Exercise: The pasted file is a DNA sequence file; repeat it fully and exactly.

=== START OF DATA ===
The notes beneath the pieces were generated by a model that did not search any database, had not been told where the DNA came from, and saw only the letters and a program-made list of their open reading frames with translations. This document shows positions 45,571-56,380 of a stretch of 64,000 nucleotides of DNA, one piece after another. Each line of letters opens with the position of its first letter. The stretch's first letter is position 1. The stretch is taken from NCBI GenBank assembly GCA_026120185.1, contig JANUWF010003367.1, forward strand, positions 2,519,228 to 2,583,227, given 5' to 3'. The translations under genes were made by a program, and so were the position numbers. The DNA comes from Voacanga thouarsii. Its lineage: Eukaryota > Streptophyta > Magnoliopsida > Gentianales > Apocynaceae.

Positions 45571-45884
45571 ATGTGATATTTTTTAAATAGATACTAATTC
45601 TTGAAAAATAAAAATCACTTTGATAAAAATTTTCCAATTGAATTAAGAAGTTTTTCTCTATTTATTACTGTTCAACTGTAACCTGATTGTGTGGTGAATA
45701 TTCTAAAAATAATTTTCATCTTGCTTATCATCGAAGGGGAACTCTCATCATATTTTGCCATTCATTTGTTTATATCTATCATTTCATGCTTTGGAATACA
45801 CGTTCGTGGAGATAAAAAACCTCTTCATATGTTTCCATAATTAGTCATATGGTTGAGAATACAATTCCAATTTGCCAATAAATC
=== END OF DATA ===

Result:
The notes beneath the pieces were generated by a model that did not search any database, had not been told where the DNA came from, and saw only the letters and a program-made list of their open reading frames with translations. This document shows positions 45,571-56,380 of a stretch of 64,000 nucleotides of DNA, one piece after another. Each line of letters opens with the position of its first letter. The stretch's first letter is position 1. The stretch is taken from NCBI GenBank assembly GCA_026120185.1, contig JANUWF010003367.1, forward strand, positions 2,519,228 to 2,583,227, given 5' to 3'. The translations under genes were made by a program, and so were the position numbers. The DNA comes from Voacanga thouarsii. Its lineage: Eukaryota > Streptophyta > Magnoliopsida > Gentianales > Apocynaceae.

Positions 45571-45884
45571 ATGTGATATTTTTTAAATAGATACTAATTC
45601 TTGAAAAATAAAAATCACTTTGATAAAAATTTTCCAATTGAATTAAGAAGTTTTTCTCTATTTATTACTGTTCAACTGTAACCTGATTGTGTGGTGAATA
45701 TTCTAAAAATAATTTTCATCTTGCTTATCATCGAAGGGGAACTCTCATCATATTTTGCCATTCATTTGTTTATATCTATCATTTCATGCTTTGGAATACA
45801 CGTTCGTGGAGATAAAAAACCTCTTCATATGTTTCCATAATTAGTCATATGGTTGAGAATACAATTCCAATTTGCCAATAAATC